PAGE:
How To Monitor a VCSA Using vimtop

By using vimtop, you can avoid resource shortages and bottlenecks that may cause your vCenter Server Appliance to offer less-than-optimal performance.

The vCenter Server Appliance (VCSA) is now the de facto standard for managing a vSphere environment. In order for your vSphere environment to run efficiently, you'll want to ensure that it has all the resources that it needs. Fortunately, just for that purpose, VMware has included vimtop, a preinstalled tool to monitor all the key resources that a VCSA consumes, which is similar to Linux top or esxtop. By using vimtop, you can avoid resource shortages and bottlenecks that may cause your VCSA to offer less-than-optimal performance.

Accessing vimtop
Vimtop comes preinstalled on all VCSAs but you'll need to enable SSH on the VCSA you want to monitor in order to access it. This is done via the vSphere Web Client.

From the Home screen of the vSphere Web Client, select Administration | System Configuration (Figure 1).

[Click on image for larger view.] Figure 1. System configuration.

Next, select Nodes | Manage | Settings | Nodes | [select your VCSA] | Access | Edit | Enable SSH (Figure 2).

[Click on image for larger view.] Figure 2. Edit access settings.

Once you've enabled SSH, you access your VCSA by using an SSH client (such as PuTTY) by entering the IP address of the management network of the VCSA as root (Figure 3).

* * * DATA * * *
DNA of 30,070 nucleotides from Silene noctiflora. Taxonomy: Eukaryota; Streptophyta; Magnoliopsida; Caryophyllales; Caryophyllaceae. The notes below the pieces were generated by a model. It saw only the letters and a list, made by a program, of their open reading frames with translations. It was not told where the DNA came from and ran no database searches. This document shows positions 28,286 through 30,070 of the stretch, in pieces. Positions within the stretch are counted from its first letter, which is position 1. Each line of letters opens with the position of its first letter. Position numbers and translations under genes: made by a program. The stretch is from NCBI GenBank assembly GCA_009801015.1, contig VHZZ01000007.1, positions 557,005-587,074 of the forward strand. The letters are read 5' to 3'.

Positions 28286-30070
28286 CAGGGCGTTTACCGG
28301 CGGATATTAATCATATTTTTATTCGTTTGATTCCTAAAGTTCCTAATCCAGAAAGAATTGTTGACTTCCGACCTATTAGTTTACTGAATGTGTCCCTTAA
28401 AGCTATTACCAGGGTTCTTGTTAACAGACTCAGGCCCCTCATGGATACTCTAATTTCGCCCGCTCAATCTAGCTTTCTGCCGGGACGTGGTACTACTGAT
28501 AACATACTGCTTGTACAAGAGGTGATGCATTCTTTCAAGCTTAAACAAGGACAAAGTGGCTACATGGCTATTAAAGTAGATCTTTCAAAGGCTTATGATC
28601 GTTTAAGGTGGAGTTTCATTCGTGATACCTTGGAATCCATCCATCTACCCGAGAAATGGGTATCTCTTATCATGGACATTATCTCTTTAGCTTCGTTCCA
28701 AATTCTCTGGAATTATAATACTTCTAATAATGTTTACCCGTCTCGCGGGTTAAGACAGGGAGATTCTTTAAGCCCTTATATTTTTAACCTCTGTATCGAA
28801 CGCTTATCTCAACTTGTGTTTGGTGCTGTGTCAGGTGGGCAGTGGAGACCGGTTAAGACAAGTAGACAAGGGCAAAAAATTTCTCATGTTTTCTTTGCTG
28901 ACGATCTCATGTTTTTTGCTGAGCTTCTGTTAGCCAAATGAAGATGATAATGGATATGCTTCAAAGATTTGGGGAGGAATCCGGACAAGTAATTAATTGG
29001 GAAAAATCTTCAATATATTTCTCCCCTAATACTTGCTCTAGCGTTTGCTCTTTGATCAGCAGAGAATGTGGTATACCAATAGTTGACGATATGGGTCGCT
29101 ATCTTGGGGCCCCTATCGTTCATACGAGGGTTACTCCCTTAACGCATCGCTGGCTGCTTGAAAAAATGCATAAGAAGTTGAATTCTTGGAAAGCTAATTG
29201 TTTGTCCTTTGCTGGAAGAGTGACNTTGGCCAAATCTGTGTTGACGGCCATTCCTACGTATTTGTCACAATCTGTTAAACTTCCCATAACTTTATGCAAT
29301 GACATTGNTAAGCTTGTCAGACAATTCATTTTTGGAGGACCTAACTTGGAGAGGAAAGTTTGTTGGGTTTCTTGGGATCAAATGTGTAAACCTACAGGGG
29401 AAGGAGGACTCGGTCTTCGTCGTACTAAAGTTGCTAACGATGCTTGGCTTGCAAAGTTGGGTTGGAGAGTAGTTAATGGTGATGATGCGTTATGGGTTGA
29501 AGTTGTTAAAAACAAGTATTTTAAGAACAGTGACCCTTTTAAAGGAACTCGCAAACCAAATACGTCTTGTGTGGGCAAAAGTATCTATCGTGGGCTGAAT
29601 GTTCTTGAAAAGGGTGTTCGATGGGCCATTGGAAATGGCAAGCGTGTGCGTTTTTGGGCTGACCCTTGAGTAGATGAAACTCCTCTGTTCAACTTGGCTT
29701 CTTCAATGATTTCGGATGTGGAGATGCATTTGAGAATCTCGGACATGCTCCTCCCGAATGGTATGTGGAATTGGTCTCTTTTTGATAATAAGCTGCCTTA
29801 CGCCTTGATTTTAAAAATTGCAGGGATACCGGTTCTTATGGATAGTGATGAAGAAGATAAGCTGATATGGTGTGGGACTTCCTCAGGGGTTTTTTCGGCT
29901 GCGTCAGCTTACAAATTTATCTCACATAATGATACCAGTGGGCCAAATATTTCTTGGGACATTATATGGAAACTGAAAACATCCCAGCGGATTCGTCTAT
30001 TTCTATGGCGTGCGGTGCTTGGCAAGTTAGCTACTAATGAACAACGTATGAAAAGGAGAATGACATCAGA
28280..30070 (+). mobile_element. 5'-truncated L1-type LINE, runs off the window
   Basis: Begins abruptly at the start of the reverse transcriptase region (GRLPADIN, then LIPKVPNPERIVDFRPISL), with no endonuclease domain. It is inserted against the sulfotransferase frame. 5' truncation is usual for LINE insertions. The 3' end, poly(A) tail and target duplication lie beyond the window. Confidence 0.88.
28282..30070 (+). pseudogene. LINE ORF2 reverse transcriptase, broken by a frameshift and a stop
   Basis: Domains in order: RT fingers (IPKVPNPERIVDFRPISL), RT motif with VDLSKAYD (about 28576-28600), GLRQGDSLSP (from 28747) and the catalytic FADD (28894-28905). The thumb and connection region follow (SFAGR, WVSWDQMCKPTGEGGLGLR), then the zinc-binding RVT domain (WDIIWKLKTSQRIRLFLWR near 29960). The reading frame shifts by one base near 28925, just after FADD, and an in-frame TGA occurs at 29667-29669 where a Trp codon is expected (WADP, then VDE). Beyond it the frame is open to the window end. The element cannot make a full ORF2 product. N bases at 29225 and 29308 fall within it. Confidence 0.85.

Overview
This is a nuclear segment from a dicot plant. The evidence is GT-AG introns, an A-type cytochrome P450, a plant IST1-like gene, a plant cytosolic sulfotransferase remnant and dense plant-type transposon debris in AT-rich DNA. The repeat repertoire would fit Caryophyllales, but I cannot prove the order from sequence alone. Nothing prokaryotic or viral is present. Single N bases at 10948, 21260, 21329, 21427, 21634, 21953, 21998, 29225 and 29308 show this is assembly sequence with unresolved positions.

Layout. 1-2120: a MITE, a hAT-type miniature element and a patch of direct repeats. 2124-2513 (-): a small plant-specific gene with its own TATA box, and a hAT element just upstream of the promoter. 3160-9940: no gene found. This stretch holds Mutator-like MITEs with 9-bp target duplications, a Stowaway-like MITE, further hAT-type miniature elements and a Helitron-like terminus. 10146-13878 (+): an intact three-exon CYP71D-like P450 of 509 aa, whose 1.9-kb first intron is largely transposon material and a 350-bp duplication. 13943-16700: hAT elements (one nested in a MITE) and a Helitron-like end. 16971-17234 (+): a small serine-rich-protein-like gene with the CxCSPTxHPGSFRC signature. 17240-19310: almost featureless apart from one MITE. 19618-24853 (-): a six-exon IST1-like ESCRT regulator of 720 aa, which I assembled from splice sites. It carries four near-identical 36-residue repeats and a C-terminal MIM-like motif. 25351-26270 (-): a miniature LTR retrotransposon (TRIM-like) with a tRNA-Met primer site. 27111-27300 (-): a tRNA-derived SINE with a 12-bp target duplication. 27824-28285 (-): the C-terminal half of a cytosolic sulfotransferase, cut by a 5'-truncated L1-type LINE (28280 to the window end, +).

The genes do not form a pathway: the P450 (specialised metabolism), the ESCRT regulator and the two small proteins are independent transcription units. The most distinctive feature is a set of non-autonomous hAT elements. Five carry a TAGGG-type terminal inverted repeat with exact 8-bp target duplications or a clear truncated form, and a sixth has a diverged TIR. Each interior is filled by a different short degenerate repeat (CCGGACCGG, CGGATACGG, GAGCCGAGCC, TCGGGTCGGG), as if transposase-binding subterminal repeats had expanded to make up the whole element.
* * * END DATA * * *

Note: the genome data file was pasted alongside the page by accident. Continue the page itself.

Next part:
[Click on image for larger view.] Figure 3. Accessing vimtop using PuTTY.

Overview of vimtop
The default vimtop screen provides you with an overview and task pane. The overview pane will quantify the CPU and memory resources that your VCSA is currently consuming; the task pane will show you the processes that are consuming the most CPU resources (Figure 4).

[Click on image for larger view.] Figure 4. The vimtop home screen.

By default, vimtop refreshes its data every second. To pause this automatic refresh, press "p"; alternatively, to set a lower refresh rate, press "s" and then enter the number of seconds between screen refreshes.

To see the help menu, press "h." The help menu will explain how to add, remove and reorder columns from vimtop. To quit vimtop, press "q."

The CPU activity should never total more than 70 percent for your VCSA.

Monitoring Memory Usage with vimtop
An overview of memory usage is displayed on the default screen of vimtop, in which tasks are sorted by individual metrics. In Figure 4, the metric that tasks are currently sorted by is indicated by Z1, and the individual processes are sorted by the %CPU column. The sort order can be changed, but the process to do so is not very intuitive. For example, to sort the processes that are using the most memory, hit "z" to clear the current sort order, then press the right arrow key until the MEM MB column is highlighted, and then press "d"; this will sort the column in descending order, from the process that's using the most memory at the top to the process that's using the least at the bottom (Figure 5).

[Click on image for larger view.] Figure 5. Sort by MEM.

The most useful memory metrics to monitor consumption are %MEM (physical memory usage in percent for this process), MEM (physical memory used by this process) and VIRT (total virtual memory size of this process; this is the complete working set, including resident and swapped memory).